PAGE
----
Nebraska Governor Pete Ricketts (left) with former EPA Administrator Scott Pruitt (center) at a meeting in Lincoln last month
Regular readers of this blog know that workplace safety is regulated by the state and federal governments But even within the federal government, agencies besides OSHA regulate workplace safety. The United States Department of Agriculture (USDA) and Environmental Protection Agency (EPA) have proposed rule and procedure changes that could have an impact on workplace safety.
The delays in implementation of the chemical plant and chemical handling training rules have both been subject to court challenges. If the USDA approved an increase in line speed for pork plants, that change would likely be challenged in court as well. Though the Supreme Court is viewed as friendly to business, the court is open to arguments that the actions of administrative agencies can violate the constitutionally-mandated separation of powers between the executive and legislative branch. In other words court challenges to changes in USDA and EPA rules could succeed.
The chemical safety rules are also an example of how delay of a rule or implementation of a rule can effectively kill a rule. EPA Administrator Scott Pruitt has been the target of well-deserved criticism of his administration of the agency. But, as pointed out by Mike Elk of Payday Report, the Obama administration slow-walked some chemical safety rules which them vulnerable to repeal and delay by the Trump administration.
A commenter on our firm’s Facebook page stated the use of proper body mechanics will prevent nurses from getting injured. There is some truth to that statement, but there are many ways, probably not limited to this list, that nurses can get injured that aren’t related to lifting at all. Here a few I’ve encountered recently:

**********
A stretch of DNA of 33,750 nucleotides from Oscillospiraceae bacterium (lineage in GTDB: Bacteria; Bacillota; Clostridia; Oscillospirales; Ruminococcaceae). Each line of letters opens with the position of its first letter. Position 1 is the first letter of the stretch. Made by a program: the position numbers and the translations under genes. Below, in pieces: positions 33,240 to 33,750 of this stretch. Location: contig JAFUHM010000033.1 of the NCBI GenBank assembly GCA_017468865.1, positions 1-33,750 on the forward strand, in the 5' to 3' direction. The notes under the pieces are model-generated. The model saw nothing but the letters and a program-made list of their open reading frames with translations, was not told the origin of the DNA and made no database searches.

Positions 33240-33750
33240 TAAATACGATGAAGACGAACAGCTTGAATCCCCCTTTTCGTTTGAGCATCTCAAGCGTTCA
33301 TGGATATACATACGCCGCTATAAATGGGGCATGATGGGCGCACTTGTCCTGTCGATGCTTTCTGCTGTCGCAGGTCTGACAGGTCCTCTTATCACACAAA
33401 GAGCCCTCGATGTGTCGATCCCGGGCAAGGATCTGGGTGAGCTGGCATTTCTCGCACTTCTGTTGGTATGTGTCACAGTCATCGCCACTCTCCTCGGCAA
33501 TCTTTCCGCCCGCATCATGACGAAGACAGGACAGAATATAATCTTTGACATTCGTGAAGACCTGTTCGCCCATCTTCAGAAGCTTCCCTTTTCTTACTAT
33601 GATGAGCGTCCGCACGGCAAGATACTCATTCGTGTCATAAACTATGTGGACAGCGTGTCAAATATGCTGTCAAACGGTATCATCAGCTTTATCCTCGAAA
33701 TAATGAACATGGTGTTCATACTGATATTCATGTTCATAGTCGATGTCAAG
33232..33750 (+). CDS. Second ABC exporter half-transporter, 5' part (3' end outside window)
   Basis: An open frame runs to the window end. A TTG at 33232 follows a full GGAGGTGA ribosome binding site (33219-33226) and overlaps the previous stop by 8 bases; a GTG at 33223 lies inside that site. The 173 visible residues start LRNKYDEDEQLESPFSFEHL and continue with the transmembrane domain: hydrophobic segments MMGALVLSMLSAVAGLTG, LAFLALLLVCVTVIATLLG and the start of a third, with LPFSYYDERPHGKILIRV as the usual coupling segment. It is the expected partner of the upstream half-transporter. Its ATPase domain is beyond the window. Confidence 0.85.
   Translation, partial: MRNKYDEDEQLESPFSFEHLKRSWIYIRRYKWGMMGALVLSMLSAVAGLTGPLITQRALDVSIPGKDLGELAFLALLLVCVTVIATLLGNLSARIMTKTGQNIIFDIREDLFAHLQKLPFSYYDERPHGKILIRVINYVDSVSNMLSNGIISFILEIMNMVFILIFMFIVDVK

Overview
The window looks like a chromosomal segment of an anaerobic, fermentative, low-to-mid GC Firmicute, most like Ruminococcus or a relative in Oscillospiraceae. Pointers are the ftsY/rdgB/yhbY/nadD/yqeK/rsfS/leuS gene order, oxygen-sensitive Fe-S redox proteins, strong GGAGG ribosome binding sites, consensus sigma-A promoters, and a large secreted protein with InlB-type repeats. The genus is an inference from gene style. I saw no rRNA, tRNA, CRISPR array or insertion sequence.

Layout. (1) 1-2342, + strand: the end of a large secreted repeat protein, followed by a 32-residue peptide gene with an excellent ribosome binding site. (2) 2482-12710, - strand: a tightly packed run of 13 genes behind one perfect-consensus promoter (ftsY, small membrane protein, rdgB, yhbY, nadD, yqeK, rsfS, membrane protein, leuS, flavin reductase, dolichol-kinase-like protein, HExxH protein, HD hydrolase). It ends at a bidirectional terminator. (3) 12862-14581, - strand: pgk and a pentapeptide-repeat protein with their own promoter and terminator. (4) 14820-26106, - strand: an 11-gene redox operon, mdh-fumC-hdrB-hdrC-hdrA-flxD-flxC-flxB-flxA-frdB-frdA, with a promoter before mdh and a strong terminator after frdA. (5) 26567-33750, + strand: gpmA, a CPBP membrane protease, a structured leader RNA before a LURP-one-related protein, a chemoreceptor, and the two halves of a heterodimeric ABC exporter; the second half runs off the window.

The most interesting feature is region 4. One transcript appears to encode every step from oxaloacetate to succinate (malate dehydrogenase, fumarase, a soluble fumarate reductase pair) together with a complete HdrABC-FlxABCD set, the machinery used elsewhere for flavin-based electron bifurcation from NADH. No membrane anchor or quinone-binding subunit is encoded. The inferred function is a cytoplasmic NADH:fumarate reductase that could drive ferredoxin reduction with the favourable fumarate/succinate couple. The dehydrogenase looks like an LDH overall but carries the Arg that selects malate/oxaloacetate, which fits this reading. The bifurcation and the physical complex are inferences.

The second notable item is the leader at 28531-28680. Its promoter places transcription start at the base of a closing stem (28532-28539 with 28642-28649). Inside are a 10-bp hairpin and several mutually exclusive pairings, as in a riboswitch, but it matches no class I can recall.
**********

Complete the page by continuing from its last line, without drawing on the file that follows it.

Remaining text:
Inadequate staffing – There is a strong correlation between staffing levels and nursing injuries. Nurses, especially CNAs, may be forced to lift or move patients on their own because of inadequate staffing or lack of equipment. Nurses may also be forced to prevent patients from suddenly falling. Use of proper lifting techniques may not be possible in such situations.
Patient attacks – Studies show patient attacks on nurses are on upswing. I see a lot of this in nurses that work in mental or behavioral health. Even they aren’t nurses, many direct care workers and human services technicians who work in mental and behavioral health are vulnerable to patient or client attack. It’s hard to argue a patient attack is the fault of the nurse
Slips and falls – Slip and falls are a common type of work injury. I represented a nurse working at a dialysis clinic who injured their back when they slipped in pool of urine.
Environmental and chemical exposures – In rural areas, many nursing or medical facilities are in older buildings that are vulnerable to mold and other environmental exposure. If you work in a sick building, it’s hard to argue that’s your fault.
I want to make one thing crystal clear: whether a nurse or any other employee is injured because of improper lifting technique THOSE INJURIES ARE STILL COVERED BY WORKERS COMPENSATION! (most of the time) In exchange for no-fault compensation, employees give up the right to sue their employer for negligence. While this might not seem like a grand bargain to a worker who was hurt to no fault of their own, that compromise is the cornerstone of workers compensation.
While the idea of no-fault compensation for work injuries is a winner in a court of law, the idea is more controversial in the court of public opinion as expressed on social media. There is an idea out there that filing a workers’ compensation claim is “milking the system” and that you certainly shouldn’t file a claim if you are at-fault for the injury. Statements that nursing injuries can be avoided, if nurses just use proper lifting techniques is consistent with that line of thinking.
A lot of hostility to those who bring work injury claims and their attorneys stems from concepts like “personal responsibility.” But when a nurse is hurt on the job because of understaffing, slipping on urine on the floor or a toxic building, the employee isn’t fully able to hold their employer responsible for the full extent of their harms even if the employer is fully responsible for the harm.
There is also the assumption that workers compensation claims are fraudulent. But would it be fair to assume that all nursing homes defraud Medicare and Medicaid just because one chain of homes in Florida defrauded the government $1 billion? No, it wouldn’t and the same is true for workers’ compensation claims. Ultimately entitlement to workers’ compensation benefits is determined in court where employees are subject to medical examination from doctors picked by insurance companies. Injured workers are also subject to written and oral questioning from insurance company lawyers. Employees usually have formidable barriers to win compensation in a disputed workers’ compensation case, so the idea that fraudulent claims run rampant is absurd.